BEIRUT: The fallout from US Secretary of State Mike Pompeo’s warning that Washington will do all it can to prevent Iran selling oil to Hezbollah in Lebanon continued on Thursday.
After Hezbollah leader Hassan Nasrallah said his party was in talks with Iran about buying oil with Lebanese pounds, to ease pressure on the plummeting currency, Pompeo said on Wednesday: “Washington will not allow this. This will not be acceptable. This is a product subject to sanctions. We will do everything in our power to ensure that Iran cannot continue to sell crude oil anywhere, including to Hezbollah.”
A Hezbollah source described the comments as “blatant, rude and unacceptable interference in Lebanese economic options.”
Another Hezbollah source said on Thursday: “Lebanon will not remain a hostage to American practices. It has to make up its mind about the choices that provide for the needs of its people.”
However, Minister of Energy Raymond GHajjar said ahead of a cabinet session on Thursday that the Lebanese government “is not considering importing oil from Iran, is not negotiating with it on this issue, and negotiations are still ongoing with Iraq.”
Lebanon is facing an unprecedented financial crisis that has caused its currency to lose 80 percent of its value, resulting in soaring inflation and plunging many people into poverty.
Nasrallah on Thursday renewed his call for the Lebanese government to purchase oil from Iran, adding that Tehran “is ready to accept payment in Lebanese pounds instead of the dollar.” He also accused the US of “imposing an economic, financial and monetary blockade on Lebanon and its people.”
Pompeo said that “the US will continue to treat Hezbollah as a terrorist organization,” while pledging his country’s support for Lebanon and its assistance to help the Lebanese people get through the crisis. He added that Washington will not accept Lebanon becoming a state affiliated with Iran, and will continue to put pressure on Hezbollah and support the efforts of the Lebanese people to ensure they are represented by an honest government.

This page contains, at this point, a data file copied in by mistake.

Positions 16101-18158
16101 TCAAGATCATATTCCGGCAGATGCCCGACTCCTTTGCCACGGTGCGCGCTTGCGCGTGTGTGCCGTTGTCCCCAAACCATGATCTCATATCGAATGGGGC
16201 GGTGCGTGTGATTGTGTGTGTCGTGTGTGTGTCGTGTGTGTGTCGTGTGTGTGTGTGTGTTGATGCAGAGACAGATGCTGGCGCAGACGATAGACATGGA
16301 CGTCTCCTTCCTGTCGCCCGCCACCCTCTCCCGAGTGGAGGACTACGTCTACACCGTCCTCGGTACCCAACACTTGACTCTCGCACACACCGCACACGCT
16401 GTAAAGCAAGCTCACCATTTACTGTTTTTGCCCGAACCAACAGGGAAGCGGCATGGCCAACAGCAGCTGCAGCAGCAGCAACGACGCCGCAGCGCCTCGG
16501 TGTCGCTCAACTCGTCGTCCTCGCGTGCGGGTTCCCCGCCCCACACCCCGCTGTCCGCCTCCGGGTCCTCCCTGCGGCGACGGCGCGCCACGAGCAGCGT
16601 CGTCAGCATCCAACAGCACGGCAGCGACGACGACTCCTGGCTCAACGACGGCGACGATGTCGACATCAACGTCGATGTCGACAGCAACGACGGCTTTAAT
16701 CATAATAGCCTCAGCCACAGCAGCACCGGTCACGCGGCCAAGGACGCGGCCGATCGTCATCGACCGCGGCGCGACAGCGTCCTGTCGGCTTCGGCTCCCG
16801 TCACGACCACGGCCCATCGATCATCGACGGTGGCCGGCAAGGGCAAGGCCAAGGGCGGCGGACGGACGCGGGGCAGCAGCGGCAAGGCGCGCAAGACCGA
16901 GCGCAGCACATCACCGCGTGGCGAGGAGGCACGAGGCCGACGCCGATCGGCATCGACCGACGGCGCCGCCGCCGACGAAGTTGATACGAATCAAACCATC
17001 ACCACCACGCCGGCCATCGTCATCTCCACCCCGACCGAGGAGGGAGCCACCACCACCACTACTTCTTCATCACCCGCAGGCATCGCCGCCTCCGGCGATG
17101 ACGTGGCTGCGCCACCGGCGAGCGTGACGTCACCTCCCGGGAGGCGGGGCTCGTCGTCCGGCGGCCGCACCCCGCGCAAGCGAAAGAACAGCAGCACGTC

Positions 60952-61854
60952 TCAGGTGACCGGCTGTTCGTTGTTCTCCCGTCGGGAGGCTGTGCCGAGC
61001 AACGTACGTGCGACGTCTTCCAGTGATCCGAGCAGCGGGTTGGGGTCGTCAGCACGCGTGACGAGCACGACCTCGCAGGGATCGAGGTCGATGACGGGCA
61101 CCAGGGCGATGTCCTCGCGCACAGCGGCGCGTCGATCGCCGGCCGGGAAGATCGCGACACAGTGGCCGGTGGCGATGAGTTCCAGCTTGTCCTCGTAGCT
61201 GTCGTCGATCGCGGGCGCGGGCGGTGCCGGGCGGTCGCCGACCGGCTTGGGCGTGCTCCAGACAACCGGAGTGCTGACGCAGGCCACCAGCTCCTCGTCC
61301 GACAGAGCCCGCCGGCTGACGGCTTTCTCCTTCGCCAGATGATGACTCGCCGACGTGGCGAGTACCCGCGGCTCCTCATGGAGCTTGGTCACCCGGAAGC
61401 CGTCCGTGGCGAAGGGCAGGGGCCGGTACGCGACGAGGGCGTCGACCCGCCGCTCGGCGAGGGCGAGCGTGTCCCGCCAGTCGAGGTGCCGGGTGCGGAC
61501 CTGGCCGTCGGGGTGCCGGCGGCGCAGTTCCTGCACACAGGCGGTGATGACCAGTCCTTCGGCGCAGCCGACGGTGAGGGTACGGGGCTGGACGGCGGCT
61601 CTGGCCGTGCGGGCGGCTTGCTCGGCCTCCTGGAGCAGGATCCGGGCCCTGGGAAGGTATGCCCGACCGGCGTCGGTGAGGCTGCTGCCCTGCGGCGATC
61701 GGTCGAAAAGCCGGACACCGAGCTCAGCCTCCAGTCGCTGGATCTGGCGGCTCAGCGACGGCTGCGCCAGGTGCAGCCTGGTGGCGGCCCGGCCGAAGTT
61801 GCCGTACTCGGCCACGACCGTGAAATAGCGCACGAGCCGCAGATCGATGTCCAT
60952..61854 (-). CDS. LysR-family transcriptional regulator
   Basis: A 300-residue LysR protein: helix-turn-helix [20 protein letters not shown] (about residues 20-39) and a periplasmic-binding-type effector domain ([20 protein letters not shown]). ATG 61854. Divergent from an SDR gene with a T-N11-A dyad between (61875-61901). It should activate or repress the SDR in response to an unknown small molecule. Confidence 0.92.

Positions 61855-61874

Meanwhile Sheikh Nazir Jishi, a cleric who leads a group called Righteous People, has filed a complaint with the public prosecutor’s office accusing US Ambassador to Lebanon Dorothy Shea based on evidence allegedly “related to establishing espionage networks that work for the benefit of the Israeli enemy on Lebanese lands, incitement, inciting sectarian strife, threatening civil peace and insulting the Lebanese people.”
Mohanad Hage Ali, a fellow at the Carnegie Middle East Center, said that the events of recent days show that Washington is continuing to put pressure on Hezbollah, without allowing relations to completely break down.
He highlighted a number of recent developments, including: Nasrallah’s comments that his party wants Lebanon to have good relations with all countries, including the US; the legal action taken against Ambassador Shea; the early release of Lebanese businessman Kassim Tajideen from an American prison where he was serving a five-year sentence for providing millions of dollars in funding for Hezbollah; and an official visit to Lebanon by Gen. Kenneth McKenzie, commander of US Central Command, during which he met President Michel Aoun and the commander of the Lebanese Armed Forces.
“All of these situations indicate that some kind of an agreement is being woven between the two sides, beneath all the confrontations,” said Hage Ali.
“The Americans care about supporting Lebanese institutions, especially the army. There is talk of limited Arab aid to Lebanon with American approval but what does this mean? Is it like life support so that the country continues to survive within minimum limits until the next US presidential election, pending a new approach to the Iranian threat … if the Democrats win?”